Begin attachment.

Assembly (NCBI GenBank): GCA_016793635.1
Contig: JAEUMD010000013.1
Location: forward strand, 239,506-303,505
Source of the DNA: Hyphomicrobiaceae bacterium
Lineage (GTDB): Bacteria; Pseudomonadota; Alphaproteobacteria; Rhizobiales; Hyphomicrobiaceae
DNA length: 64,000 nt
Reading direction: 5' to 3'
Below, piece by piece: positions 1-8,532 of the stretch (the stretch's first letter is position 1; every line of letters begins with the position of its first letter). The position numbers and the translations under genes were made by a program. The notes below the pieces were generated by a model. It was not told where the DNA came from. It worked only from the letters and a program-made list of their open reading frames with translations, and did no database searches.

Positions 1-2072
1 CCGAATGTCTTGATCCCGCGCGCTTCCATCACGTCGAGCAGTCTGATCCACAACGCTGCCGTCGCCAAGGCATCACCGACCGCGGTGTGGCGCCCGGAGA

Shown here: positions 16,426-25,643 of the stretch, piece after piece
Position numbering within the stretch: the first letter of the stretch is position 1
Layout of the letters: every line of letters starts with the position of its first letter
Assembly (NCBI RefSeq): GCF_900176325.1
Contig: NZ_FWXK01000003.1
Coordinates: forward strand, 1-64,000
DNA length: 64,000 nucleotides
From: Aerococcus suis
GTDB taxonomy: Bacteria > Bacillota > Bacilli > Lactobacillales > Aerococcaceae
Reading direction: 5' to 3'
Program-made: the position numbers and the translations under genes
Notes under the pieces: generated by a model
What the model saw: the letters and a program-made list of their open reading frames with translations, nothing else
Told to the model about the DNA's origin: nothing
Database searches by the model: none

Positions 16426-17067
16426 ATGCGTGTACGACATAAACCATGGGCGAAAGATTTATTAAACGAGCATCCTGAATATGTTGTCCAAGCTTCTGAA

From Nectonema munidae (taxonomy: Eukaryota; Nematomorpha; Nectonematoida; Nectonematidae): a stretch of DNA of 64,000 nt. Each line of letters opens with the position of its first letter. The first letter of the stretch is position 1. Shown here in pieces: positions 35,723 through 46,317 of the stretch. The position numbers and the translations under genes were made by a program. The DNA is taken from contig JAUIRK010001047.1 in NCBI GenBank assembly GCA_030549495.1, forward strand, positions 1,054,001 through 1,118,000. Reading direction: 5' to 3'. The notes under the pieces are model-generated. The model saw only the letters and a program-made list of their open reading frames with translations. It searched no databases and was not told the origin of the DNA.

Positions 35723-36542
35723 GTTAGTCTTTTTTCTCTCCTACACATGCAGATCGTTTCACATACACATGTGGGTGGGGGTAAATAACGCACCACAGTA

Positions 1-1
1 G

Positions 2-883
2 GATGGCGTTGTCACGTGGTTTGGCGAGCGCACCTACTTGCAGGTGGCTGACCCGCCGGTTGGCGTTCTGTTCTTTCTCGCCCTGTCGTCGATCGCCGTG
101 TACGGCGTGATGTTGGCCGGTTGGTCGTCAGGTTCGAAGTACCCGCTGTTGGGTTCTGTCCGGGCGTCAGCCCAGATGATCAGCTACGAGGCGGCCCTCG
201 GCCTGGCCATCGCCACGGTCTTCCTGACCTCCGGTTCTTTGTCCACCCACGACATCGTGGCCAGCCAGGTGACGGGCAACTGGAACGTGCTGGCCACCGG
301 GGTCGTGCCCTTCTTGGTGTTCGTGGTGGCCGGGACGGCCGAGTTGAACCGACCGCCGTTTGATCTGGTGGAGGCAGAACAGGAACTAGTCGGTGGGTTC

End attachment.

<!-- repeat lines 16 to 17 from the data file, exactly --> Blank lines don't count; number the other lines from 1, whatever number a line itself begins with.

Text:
Coordinates: forward strand, 1-64,000
DNA length: 64,000 nucleotides